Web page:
Filed under: Architecture, Art, Connections, Italy, Music, Religion, Travel | Tags: Arc of a Diver, art, blogging, Greeks, Italy, jim downey, music, Paestum, photography, Roman, Steve Winwood, Temple of Athena, Temple of Hera, Tomb of the Diver, tomb paintings, Tony Wright, travel
It’s funny the connections that your mind makes.
More on that later.
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Saturday, July 21, was an all-day outing. This in large part due to the fact that to get to the site we were visiting required a couple hours on the bus.
So we had breakfast, gathered our things, picked up a picnic lunch prepared for us by the villa staff, and headed to Paestum, about 50 miles the other side of Naples. But to get there isn’t simple and involved dealing with a huge amount of “beach traffic.”
I don’t have a great deal to say about Paestum itself. Which is surprising, because I found it to be a pretty damned impressive site. The Wikipedia article linked above covers everything better than I could off the top of my head, and the simple facts of the place are pretty basic: settled by the Greeks sometime around 550 BC, with a strong Oscan influence/component. The Romans took the city over about two hundred years later, and made it their own (mostly by leveling the extant city and starting over – but doing so by covering over the older city, and leaving the three major temples). The city survived until the early Middle Ages, then was lost for about a thousand years.
What’s impressive – striking, even – is that those three temples are so damned BIG. Seriously, you look at something like this:
and it’s hard to get a handle on the scale of the thing. But here’s the same structure with people in front of it:
And it’s the same with the other temples. Which were all built from 550 BC to 450 BC. That’s 2,500 years ago.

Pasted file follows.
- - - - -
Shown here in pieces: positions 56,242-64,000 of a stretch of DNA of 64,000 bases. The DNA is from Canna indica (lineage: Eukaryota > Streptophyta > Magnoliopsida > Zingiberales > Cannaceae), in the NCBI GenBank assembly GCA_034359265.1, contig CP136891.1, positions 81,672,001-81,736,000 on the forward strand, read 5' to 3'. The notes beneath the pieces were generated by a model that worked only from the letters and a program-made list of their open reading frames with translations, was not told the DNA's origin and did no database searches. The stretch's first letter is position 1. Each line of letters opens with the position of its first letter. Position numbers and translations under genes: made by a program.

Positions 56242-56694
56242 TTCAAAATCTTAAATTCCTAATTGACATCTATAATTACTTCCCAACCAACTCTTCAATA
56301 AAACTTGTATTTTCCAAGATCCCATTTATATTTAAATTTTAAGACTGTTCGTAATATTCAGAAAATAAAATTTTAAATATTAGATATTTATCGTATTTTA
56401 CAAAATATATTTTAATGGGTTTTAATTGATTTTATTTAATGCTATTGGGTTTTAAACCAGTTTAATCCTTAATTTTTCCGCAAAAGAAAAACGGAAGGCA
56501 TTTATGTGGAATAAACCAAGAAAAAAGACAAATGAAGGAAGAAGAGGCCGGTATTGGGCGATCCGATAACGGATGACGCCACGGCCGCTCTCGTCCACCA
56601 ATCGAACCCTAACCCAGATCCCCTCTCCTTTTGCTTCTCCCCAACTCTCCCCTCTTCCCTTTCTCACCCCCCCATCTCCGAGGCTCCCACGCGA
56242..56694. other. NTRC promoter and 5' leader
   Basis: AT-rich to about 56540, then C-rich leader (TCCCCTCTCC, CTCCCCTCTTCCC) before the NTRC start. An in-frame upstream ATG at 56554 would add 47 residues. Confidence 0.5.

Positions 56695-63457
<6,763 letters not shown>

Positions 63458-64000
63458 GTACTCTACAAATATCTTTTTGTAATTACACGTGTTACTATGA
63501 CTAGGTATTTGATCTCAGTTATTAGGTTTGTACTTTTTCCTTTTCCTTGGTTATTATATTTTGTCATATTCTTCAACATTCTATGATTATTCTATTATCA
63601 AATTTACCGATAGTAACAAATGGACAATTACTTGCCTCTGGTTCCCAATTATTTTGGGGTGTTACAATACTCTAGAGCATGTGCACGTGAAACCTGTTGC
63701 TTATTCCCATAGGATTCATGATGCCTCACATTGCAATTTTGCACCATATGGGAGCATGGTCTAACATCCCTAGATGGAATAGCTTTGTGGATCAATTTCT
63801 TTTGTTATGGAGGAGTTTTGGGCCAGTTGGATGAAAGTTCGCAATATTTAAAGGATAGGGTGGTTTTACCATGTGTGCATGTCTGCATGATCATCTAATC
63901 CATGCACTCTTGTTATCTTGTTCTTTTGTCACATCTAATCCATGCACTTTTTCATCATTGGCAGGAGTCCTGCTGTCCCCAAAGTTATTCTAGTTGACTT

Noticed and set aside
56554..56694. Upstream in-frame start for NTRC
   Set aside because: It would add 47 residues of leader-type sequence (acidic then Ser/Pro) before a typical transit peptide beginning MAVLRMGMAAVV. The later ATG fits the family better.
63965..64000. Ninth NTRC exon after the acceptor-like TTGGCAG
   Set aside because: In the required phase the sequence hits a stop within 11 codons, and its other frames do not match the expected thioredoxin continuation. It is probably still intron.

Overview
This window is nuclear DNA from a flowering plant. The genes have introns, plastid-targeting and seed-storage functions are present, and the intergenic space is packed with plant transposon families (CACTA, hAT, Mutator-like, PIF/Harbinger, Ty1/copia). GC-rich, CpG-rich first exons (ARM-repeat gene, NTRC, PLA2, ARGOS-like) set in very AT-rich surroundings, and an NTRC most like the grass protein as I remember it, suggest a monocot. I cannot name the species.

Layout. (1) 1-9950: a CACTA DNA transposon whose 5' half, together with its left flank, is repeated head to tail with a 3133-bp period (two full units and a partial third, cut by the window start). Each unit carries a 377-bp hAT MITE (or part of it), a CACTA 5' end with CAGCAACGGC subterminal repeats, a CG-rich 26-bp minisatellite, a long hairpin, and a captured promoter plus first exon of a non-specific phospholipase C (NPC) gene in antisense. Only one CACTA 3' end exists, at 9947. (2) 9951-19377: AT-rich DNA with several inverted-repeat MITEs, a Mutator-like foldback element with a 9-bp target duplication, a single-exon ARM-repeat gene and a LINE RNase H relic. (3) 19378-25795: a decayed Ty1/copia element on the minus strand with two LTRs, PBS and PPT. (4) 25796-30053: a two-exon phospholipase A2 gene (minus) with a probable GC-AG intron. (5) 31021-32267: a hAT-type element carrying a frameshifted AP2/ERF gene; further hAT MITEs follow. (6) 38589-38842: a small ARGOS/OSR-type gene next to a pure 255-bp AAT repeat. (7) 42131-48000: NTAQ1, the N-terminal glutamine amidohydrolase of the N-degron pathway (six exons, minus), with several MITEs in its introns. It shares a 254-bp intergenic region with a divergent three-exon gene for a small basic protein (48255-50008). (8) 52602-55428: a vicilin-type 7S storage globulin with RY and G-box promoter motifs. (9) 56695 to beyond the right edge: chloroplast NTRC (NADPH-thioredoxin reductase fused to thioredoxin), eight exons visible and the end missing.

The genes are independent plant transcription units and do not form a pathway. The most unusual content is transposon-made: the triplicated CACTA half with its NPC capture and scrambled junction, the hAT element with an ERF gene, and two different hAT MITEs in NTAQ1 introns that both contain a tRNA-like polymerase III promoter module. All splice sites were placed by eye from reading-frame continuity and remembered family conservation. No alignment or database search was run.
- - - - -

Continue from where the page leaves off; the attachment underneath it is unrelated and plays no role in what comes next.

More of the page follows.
I also just didn’t know that Paestum existed. I thought I would have to go to Greece to see such temples. That also impressed the hell out of me.
So, without further ado, here are some images to share from the site:
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We finished up on the archeological site of Paestum, and then went across the street to the museum. There’s a lot in there to see, but we were primarily there to see an incredible collection of tomb paintings dating back to about 470 BC. These are notable for several reasons, including being some of the earliest renderings depicting gladiatorial games. One painted tomb in particular stands out: the Tomb of the Diver.
Here are a series of images from the collection, starting with my pictures of the Tomb of the Diver paintings:
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After spending a nice long while sweating in the museum (this is Italy, remember, and the place was without any real climate control. Hell, most of the galleries only had one or two working lights on the track lighting systems, with another 20 – 30 bulbs burned out. Given that this included the tomb paintings, which have to be somewhat light-sensitive, I wasn’t too upset.) We were free to do a bit of souvenir shopping, and this was a good place for it. Near the museum/across from the archeological site there were a whole series of shops offering all manner of stuff ranging from the worst kind of kitsch to better kinds of kitsch to some actually halfway decent items. I completed some small purchases, then went off in quest of a beer.
Several other members of the group had the same idea. And before long we had a nice chat & drink session going across the parking lot from where the bus was to pick us up.
There was a lot of snoozing on the way back to the villa.
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Addendum: So, odd connections.
When I first saw the images of the Tomb of the Diver, it rattled something deep in my memory. It took me a while, but in poking around online after I got back, I sorted out what it was. This:
Now, Winwood’s Arc of a Diver came out in 1980. The album cover was the work of Tony Wright.
Did Wright see the main image from Tomb of the Diver, and so draw inspiration from it? No idea. But the discovery was made in 1968, and so it is certainly possible. And while the album cover is clearly in a different style, there are some similarities I find curious. Note the stylized human form. The depiction of the plant limbs. The general orientation of the diver.
It’d be fun to ask Wright, see if he remembers.
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